Of all the worries that clients bring with them into the therapy room, fear of judgment is one of the greatest. Judgment is defined as; “an opinion or conclusion.” It sounds like such a harmless, simple word, yet the act of judging holds enormous sway over our hearts and minds.
In the Greek myth, The Judgment of Paris, Zeus gives Paris, a mortal man, the task of deciding which of three goddesses (Hera, Athena, Aphrodite) is the fairest. Hera promises him wealth and power if he chooses her. Athena offers victory in battle, glory and wisdom. Aphrodite promises him true love from a beautiful woman. Blinded by his passion, Paris chooses Aphrodite’s offer and awards her the title of fairest. An angry Hera then tricks Paris by giving to him a “clone” of the real woman he is to marry, but Paris, still blind with his desire, does not even notice.
The myth makes a point of telling the reader that Paris is “blinded” by the light and radiance of the goddesses before he judges them. It is obvious that Paris’ judgment is solely about his own profit. Objectively, there was not a correct answer for who was most beautiful, but subjectively there was a “right” answer for Paris himself. In that moment, he made the conclusion that true love was better to have than wisdom, victory, wealth or power. Paris is so blinded by his own opinion and conclusion (his judgment), that he does not even realize that his new wife is a figment of his imagination.
Dialectical Behavior Therapy (DBT) teaches that judgment is a type of “labeling” events, others and ourselves that restricts our freedom and creates distress. Labeling something as “good,” “bad,” “ugly,” “pretty,” “worthy,” and “unworthy” creates rigidity and stuck-ness. Judgment creates distress because it puts us into boxes that are very difficult to get out of and it limits the possibilities in our lives.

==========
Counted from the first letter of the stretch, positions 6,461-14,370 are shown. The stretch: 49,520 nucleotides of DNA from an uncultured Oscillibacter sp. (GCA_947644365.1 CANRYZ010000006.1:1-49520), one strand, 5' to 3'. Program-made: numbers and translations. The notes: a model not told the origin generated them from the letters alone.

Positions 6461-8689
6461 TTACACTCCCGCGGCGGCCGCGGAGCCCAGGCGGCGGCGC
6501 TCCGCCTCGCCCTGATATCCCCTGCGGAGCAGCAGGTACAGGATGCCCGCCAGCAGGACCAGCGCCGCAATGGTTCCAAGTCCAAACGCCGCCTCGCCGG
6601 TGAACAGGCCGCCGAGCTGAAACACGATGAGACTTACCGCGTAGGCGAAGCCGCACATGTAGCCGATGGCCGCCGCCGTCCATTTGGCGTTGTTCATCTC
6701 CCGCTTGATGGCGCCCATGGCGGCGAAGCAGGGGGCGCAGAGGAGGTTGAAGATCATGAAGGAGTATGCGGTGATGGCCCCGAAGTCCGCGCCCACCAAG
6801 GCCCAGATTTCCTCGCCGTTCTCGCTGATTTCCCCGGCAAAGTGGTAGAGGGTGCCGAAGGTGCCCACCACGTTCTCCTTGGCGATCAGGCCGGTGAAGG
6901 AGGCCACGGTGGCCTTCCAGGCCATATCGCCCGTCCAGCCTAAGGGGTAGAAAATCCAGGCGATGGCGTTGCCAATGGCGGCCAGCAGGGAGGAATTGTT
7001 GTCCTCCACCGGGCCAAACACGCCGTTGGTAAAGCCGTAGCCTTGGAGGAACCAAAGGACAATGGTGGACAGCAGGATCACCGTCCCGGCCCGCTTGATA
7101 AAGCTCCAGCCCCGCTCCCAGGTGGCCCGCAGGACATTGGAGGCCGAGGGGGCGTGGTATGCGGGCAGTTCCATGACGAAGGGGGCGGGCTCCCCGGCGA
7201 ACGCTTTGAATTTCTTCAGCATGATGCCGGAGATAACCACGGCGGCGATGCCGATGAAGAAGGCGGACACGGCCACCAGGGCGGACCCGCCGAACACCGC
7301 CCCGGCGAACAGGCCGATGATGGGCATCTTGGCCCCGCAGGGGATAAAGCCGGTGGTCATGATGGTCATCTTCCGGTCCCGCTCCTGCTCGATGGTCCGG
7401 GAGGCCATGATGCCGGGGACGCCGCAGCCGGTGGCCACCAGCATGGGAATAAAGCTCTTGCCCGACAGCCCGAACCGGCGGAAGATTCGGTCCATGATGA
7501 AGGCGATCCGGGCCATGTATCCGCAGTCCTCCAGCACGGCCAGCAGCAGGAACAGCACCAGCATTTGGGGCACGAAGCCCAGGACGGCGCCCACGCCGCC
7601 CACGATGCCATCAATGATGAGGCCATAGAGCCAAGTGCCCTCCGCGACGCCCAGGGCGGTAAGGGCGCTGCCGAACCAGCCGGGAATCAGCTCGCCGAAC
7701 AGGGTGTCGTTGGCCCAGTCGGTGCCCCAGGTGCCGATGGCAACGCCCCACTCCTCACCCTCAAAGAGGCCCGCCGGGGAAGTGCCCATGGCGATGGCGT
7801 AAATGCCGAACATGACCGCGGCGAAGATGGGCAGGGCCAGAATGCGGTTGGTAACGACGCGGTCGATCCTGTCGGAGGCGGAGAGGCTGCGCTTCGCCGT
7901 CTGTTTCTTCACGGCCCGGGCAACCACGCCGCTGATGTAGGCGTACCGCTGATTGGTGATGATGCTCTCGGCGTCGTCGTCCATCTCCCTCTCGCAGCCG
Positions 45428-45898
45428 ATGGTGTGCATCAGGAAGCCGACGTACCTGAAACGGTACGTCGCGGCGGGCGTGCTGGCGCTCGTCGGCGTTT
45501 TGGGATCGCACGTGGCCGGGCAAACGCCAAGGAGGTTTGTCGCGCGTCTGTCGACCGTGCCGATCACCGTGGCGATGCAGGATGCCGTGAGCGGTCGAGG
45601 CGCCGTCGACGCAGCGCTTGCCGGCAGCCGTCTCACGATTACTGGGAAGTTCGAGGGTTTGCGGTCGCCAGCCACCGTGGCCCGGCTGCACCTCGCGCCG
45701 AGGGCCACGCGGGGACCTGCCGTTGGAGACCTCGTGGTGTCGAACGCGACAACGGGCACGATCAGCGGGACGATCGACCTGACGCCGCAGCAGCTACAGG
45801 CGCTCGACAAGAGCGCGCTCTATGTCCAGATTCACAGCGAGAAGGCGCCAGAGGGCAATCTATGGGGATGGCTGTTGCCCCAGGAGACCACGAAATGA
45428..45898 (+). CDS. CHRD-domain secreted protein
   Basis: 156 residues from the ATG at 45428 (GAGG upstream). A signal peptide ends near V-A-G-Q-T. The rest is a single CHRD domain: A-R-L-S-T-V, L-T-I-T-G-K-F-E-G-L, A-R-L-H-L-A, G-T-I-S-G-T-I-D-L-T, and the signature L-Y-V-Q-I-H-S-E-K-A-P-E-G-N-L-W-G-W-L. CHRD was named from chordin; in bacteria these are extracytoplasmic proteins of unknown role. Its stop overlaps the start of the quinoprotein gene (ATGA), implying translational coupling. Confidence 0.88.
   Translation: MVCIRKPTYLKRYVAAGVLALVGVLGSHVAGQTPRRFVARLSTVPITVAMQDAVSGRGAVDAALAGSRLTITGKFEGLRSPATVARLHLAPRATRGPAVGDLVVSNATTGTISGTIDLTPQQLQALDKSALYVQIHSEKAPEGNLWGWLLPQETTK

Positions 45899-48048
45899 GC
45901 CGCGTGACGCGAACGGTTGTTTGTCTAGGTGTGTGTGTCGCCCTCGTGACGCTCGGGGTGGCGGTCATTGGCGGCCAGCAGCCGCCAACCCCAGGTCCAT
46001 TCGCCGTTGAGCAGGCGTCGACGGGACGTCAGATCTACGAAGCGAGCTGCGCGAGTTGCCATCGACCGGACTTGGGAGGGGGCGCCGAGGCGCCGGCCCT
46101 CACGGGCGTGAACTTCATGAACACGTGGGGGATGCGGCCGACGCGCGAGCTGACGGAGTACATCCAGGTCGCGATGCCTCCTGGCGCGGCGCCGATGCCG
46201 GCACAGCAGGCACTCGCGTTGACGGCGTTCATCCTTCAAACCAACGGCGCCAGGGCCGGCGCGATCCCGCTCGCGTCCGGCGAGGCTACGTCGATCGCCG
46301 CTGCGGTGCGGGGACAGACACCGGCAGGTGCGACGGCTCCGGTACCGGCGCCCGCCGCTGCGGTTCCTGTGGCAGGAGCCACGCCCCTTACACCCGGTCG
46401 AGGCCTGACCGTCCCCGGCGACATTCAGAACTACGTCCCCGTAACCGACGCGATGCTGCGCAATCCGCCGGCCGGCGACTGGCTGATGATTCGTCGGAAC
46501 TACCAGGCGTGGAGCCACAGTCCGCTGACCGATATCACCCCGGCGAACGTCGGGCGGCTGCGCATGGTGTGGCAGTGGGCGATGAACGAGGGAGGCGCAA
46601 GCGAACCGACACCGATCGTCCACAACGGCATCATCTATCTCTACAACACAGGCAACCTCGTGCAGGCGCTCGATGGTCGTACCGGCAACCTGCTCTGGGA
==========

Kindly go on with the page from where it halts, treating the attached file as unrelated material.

Within the major religion’s doctrines, there can be found numerous passages warning about the act of judging. The Holy Bible reads; “Do not judge, or you too will be judged. For in the same way you judge others, you will be judged and with the measure you use, it will be measured to you (Matthew 7:12).”
Similarly, the Buddha said that humans make judgments in four ways, (1) according to outward appearance, (2) according to the opinion of others, (3) according to economic status and (4) according to reality. He too said, “Do not be a judge of others, do not judge others. Whoever judges others digs a pit for themselves (A. III, 351).
And finally, the Quran espouses that man is not fit to judge; “I am no bringer of new fangled doctrine among the apostles, nor do I know what will be done with me or with you. God is the ONLY one who can judge humans (46:9).
Yet, what does it mean not to judge? How can we live in a world without opinions and conclusions? Aren’t we forming opinions and conclusions all of the time?
DBT teaches that one way out of judgment is to observe the facts that we can see, hear, taste, touch and smell. You may notice that someone has arched eyebrows, curly brown hair and high cheekbones. All facts. It is when you label that person as “pretty” that you slip into the arena of judgment. Judgment creates distress because we begin to mistake it as truth. The phrase, “I feel sad” is very different from saying “I AM sad.” One is a fact (the feeling) and one is a judgment about our very character. It is much easier to move through feelings than it is to get unstuck from things we believe are true about ourselves.
Judgments only belong to the individual who has them. Remember, they are simply “opinions” not facts. Yet, I know of countless people who are distressed about other people’s judgments of them. When you allow others’ opinions to distress you, you are taking them on as you own. It is important to let go of your own judgments and also the judgments of others.
The first step is to notice your judgments. This week, observe your tendency to judge. Look for words and labels like, “fair,” “unfair,” “should,” “should not,” “right,” and “wrong.” Notice what events, people and attributes of yourself you tend to judge the most. Notice how attached you are to your judgments. Then ask yourself what it would be like to let go of some of those judgments. Practice observing and describing with facts instead of with judgments. Let your conclusions be open ended.
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